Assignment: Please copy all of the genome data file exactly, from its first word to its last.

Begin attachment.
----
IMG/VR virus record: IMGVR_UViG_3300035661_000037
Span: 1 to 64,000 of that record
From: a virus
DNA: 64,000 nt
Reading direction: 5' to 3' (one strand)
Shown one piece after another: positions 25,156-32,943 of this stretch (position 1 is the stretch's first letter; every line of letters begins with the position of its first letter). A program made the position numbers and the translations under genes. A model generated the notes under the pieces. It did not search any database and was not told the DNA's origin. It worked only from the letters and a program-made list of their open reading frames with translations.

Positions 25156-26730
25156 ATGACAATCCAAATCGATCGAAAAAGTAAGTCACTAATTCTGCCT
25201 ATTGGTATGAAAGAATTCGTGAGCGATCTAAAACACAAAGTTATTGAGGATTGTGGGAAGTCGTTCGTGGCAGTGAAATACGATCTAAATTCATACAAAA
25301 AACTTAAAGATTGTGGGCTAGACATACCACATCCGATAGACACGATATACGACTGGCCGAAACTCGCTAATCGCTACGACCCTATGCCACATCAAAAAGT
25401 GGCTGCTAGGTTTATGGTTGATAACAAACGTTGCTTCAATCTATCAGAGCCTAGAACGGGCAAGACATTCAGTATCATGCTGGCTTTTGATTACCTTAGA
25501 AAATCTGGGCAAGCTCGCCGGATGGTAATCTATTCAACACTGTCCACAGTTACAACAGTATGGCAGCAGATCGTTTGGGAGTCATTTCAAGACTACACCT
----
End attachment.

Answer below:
IMG/VR virus record: IMGVR_UViG_3300035661_000037
Span: 1 to 64,000 of that record
From: a virus
DNA: 64,000 nt
Reading direction: 5' to 3' (one strand)
Shown one piece after another: positions 25,156-32,943 of this stretch (position 1 is the stretch's first letter; every line of letters begins with the position of its first letter). A program made the position numbers and the translations under genes. A model generated the notes under the pieces. It did not search any database and was not told the DNA's origin. It worked only from the letters and a program-made list of their open reading frames with translations.

Positions 25156-26730
25156 ATGACAATCCAAATCGATCGAAAAAGTAAGTCACTAATTCTGCCT
25201 ATTGGTATGAAAGAATTCGTGAGCGATCTAAAACACAAAGTTATTGAGGATTGTGGGAAGTCGTTCGTGGCAGTGAAATACGATCTAAATTCATACAAAA
25301 AACTTAAAGATTGTGGGCTAGACATACCACATCCGATAGACACGATATACGACTGGCCGAAACTCGCTAATCGCTACGACCCTATGCCACATCAAAAAGT
25401 GGCTGCTAGGTTTATGGTTGATAACAAACGTTGCTTCAATCTATCAGAGCCTAGAACGGGCAAGACATTCAGTATCATGCTGGCTTTTGATTACCTTAGA
25501 AAATCTGGGCAAGCTCGCCGGATGGTAATCTATTCAACACTGTCCACAGTTACAACAGTATGGCAGCAGATCGTTTGGGAGTCATTTCAAGACTACACCT